Standard Treatment(s): Brain tumors are usually first identified with MRII imaging or a PET scan. After a tumor has been identified, the next step is usually to obtain a sample or biopsy of the tumor, if possible. Analysis of the tissue sample can identify the type of cancer and guide treatment decisions. The tissue sample is obtained using a needle-like punch that’s guided to the precise position of the tumor seen in the MRI. Depending on the location of the tumor in the brain or spinal cord, however, it may not be possible to obtain a biopsy of the tumor without risking damage to critical parts of the brain.
Treatment options for CNS tumors tend to be extremely limited. A special structural arrangement of blood vessels, called the blood-brain and blood-spinal cord barrier, prevents chemotherapy drugs from reaching tumors within the CNS (brain and spinal cord). This is one of the reasons secondary tumors (metastatic tumors) often appear in the brain after chemotherapy treatment has successfully eliminated cancers elsewhere in the body. The barrier that protects the brain also protects the cancer. Chemotherapy therefore cannot generally be used as a single therapy for brain cancers, as it is effective in brain tissue only if the blood-brain barrier has first been opened up by radiation treatment. Treatment options for brain cancers are therefore generally limited to surgery, radiation, surgery + radiation, or radiation + chemotherapy (with or without surgery).
Because surgery and chemotherapy both have limited usefulness in the CNS, radiation is the main tool for treating brain cancers. Radiation may be delivered to the whole brain, a portion of the brain (with the rest of the head shielded), or at very discrete localized areas using a technique called GammaKnife or CyberKnife® radiation. In these more localized treatments, beams of radiation are delivered from different angles and converge on the intended target. This technique minimizes radiation damage to cells outside the target area. Radiation is also typically delivered in small doses, called fractions, over a period of several weeks. The recovery time allows the normal tissue to recover between treatments, minimizing damage to normal brain tissue. In each case, the goal is to deliver the lowest level of radiation to the smallest area that will reliably kill the cancer. Analyzing a tissue biopsy increases the odds of getting that dosage just right.
Anti-seizure medication may be prescribed to prevent epileptic seizures caused by brain damage form the tumor, surgery, and/or radiation treatment.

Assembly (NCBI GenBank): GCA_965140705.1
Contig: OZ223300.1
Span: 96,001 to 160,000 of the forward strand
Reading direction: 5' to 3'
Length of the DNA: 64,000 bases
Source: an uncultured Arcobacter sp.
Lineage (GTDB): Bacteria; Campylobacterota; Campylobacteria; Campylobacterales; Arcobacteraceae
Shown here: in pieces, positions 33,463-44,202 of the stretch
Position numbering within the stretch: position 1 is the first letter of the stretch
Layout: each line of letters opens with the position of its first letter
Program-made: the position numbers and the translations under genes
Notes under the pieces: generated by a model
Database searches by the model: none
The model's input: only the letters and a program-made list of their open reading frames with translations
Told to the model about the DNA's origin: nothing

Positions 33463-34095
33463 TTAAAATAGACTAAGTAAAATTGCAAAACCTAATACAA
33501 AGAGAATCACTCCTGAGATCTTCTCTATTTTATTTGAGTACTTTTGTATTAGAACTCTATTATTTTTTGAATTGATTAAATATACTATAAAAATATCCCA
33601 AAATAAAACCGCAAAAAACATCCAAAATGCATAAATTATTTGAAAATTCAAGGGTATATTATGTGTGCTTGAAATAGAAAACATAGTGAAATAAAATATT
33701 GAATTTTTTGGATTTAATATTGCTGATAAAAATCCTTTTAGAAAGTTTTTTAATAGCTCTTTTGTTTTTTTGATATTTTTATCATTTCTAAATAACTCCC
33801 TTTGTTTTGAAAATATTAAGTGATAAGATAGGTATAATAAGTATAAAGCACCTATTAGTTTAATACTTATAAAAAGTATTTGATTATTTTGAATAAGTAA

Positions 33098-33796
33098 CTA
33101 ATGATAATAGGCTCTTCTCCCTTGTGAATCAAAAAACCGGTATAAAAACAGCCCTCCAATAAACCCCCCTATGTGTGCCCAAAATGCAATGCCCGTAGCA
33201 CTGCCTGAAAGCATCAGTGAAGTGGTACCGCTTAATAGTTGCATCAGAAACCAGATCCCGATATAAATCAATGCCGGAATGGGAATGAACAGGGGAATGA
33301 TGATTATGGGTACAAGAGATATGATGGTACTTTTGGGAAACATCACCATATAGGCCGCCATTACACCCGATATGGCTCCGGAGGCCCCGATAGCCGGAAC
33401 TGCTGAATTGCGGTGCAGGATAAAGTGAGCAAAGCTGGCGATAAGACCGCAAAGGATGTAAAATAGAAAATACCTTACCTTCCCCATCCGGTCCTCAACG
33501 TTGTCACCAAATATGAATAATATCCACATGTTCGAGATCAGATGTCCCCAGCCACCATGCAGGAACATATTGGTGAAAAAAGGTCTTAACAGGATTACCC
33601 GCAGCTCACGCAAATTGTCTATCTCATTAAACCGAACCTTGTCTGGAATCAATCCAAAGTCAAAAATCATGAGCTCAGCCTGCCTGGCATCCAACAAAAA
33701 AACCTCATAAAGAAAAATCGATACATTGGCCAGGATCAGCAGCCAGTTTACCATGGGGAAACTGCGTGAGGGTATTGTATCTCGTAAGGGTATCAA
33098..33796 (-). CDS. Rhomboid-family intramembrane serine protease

Steroid medications (corticosteroids) may be prescribed to reduce brain inflammation, and therefore the pain, nausea, and other symptoms caused by the cancer or the cancer therapies. Steroid treatments are considered to be palliative care; that is, control the symptoms but do not treat the cancer.
Because the symptoms of brain cancers and/or their treatment can be very unpleasant, a palliative care specialist may be brought into the treatment team early. This does not mean that the person’s condition is hopeless, or that the doctors have given up on a cure. The neurosurgeons and neuro-oncologists focus on trying to kill the cancer and save the patient. The palliative care physicians focus on making sure that life feels like it is worth living.
After treatment, individuals may be referred to a physical therapist or speech therapist to help retrain undamaged brain tissue to take over functions of brain tissue damaged by the cancer or cancer treatments.
Occupational therapy may be recommended to help learn new strategies to optimize independence and work around any remaining disability.
Psychological counseling may be advised for the patient and/or family members to help cope with the emotional stress of a difficult diagnosis, possible loss of life, and/or the changes in lifestyle that may be necessary to adapt to any long-term disability.
For more information about brain or spinal cord cancers and clues about what to listen for when your doctor talks about a treatment plan, see: Brain Cancer. I’m Afraid That I Have Bad News
For more information about different kinds and grades of brain tumors and their treatment, see: http://nfcr.org/what-is-cancer/cancer-types/?gclid=CjwKEAjw3Nq9BRCw8OD6s4eI5HASJABsfCIaN6K2C9ZqKmKsJZ0CAVYhmwyAVx22lIrbh_x0kq4tDRoCua7w_wcB